Compared to modern belt driven look alikes such as the Yamaha Filano, Yamaha Fino, and Honda Scoopy, I would think a Vespas handling would be inferior due to the extreme rearward position of the engine that directly drives the rear wheel and the overly small diameter wheels of the Vespa. But for that matter, I believe the handling of such look a likes is inferior to a Yamaha Nouvo Elegance. For example, a Yamaha Fino uses a 14 inch diameter tire that is specified at 14-70/90 in the front and 14/80/90 for the rear. But although it is using fatter tires, a Vespa 150 only has an 11 inch diameter tire on the front and a 10 inch diameter on the rear. Honda's modernized version of the Vespa, the Scoopy comes in at a scant 91 kilograms, has a 14 inch 70/80 front tires and a 14 inch 80/90 tire on the rear. Both have around 8.5 horsepower, which puts them in the same class as the 113 c.c. Nouvo MX, which gave way to the outstanding water cooled 135 c.c. Nouvo Elegance with its 11.2 horsepower engine.
To my way of thinking neither the Yamaha Fino or Honda Scoopy can begin to compare with the likes of a Nouvo Elegance, with its much more potent engine and superior bracing or the 125 c.c. Nouvo fuel injected SX that replaced it, that give them unexcelled handling in the 125 c.c. motorbike class. A major problem in my opinion with all Vespas and Vespa look a like scooters is all employ a floorboard that although it provides a lot of room for feet and a grocery bag or two only utlilizes a single brace beneath the floorboard. As a result chassic rigidity is compromised. Moreover, both the Fino and Honda's Scoopy have only one rear shock absorber,which is a cheapie arrangement that will not do a good job in many real world conditions.
These things were put on the market by both Honda and Yamaha to sell rather than to perform. They rely on the classic appeal of the Vespa with its Italian stylish mystique. Without question the Vespa has beautiful lines and can be counted a classic of a bygone area. For that matter, the Yamaha Fino in particular has even better styling than the classic that inspired it while the Honda Scoopy falls a bit short of the mark set by Yamaha. Unfortunately most Scoopys and Finos fall well short of what they could be due to the godawful cosmetics imposed on them by Asian designers who garbage up their creations with far too many decals and multi colored paint schemes.
The question is, if scooter Vespa look alikes are such inferior performers what in God's name possessed me to buy a Filano for my girlfriend? As for what a Filano is, let's just call it a derivation of Yamaha's exellently styled Fino that out Vespaizes its parent. For one thing, it has even smaller wheels than the Fino, measuring just 12 inches in diameter. So it's a little lower to the ground with a slightly shorter wheelbase than the Fino. It also came out with fuel injection from the get go. Its main advantage over the Fino is that it has a much larger storage space underneath the rear seat which makes it a superior vehicle for hauling groceries home from the supermarket. Because of this decisive advantage I chose the Filano over its sibling because this left me free to later on choose a less practical bike over my 135 Elegance because we'd still have an eminently practical bike for our shopping. Even so, I would have much prefered buying my girlfriend a Yamaha 125 Nouvo SX, and would have whether she wanted one or not.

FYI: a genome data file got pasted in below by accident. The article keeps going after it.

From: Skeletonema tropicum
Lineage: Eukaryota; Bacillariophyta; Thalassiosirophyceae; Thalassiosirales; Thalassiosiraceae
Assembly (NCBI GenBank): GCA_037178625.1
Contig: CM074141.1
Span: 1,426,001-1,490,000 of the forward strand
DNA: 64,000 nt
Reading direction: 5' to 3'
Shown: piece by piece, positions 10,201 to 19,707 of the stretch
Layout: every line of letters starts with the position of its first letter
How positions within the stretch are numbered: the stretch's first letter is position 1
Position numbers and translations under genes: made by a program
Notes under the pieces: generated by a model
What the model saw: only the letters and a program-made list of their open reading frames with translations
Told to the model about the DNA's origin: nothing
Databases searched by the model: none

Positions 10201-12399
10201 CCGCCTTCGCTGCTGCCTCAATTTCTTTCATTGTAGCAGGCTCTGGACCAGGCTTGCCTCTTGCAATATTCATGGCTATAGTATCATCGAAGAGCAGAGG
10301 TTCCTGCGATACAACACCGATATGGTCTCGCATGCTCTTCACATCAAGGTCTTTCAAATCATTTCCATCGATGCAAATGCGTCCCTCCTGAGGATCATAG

In fact I was fully prepared to give her a choice beween say a Nouvo SX at an out the door price of around 58,000 baht or a Honda PCX at 80,000 baht as a take it or leave it propostion. Both bikes are much safer to drive due to their more rigid contruction, twin rear shocks, and greater weight as well as being signficantly more powerful. But I bought her what she wanted and I did this for one reason. I knew my girlfriend would never drive her new motorbike more than 2 kilometers from home and that she'd stay off the main roads. You see, my girlfriend is utterly terrified of motorbikes or at least the insane idiots we have driving here in Pattaya. With her healthy instinct for self-preservation, I was certain that she'd confine all her driving to the much less trafficked nearby back roads.
It really is a little jewel though
Honda seems to have a reputation around this neck of the woods for being able to do no wrong. Thais in particular regard Honda as a better quality product than anything built by Yamaha, Suzuki or Kawasaki. But I do remember my Dad telling me a few years after Honda had started taking the U.S. market by storm with its well engineered high quality motorcycles, "As good as Honda is, Yamaha makes an even better motorcycle." And as usual, my Dad turned out to be right--at least to my way of thinking.
My girlfriend's Filano truly is a little jewel. Its engine starts right up without hesitation, and it's very quiet. All its controls are in just the right place, such as the turn indicators and it just is so smooth in every respect. The Filano's brakes are well modulated while being an absolute pleasure to use. And unlike two Honda Clicks I recently rented, the seat latches precisely and securely just as it should.
It was time to put the Filano through several test loops. To test the bike's fuel economy, I tried to duplicate as closely as possible the same conditions I put the Honda Click, Yamaha SX and Yamaha Elegance 135 through. This meant driving up Naklua Road to Beach Road, down and through Walking Street past the Bali Hai pier, through Praternack and onto Jomtien where I took the road along the beach about as far as I could, and then back to my condo on Wongamat Beach. This was all city driving, although I wouldn't call it the real heavy city driving I oftentimes encounter. For one thing I did this loop in the mornings when the traffic was comparatively light. Furthermore, I'd do this test loop all at one shot, while performing it twice over two our three days. This meant very little of that constant starting and stopping the bike's engine which undoubtedly takes its toll on fuel economy.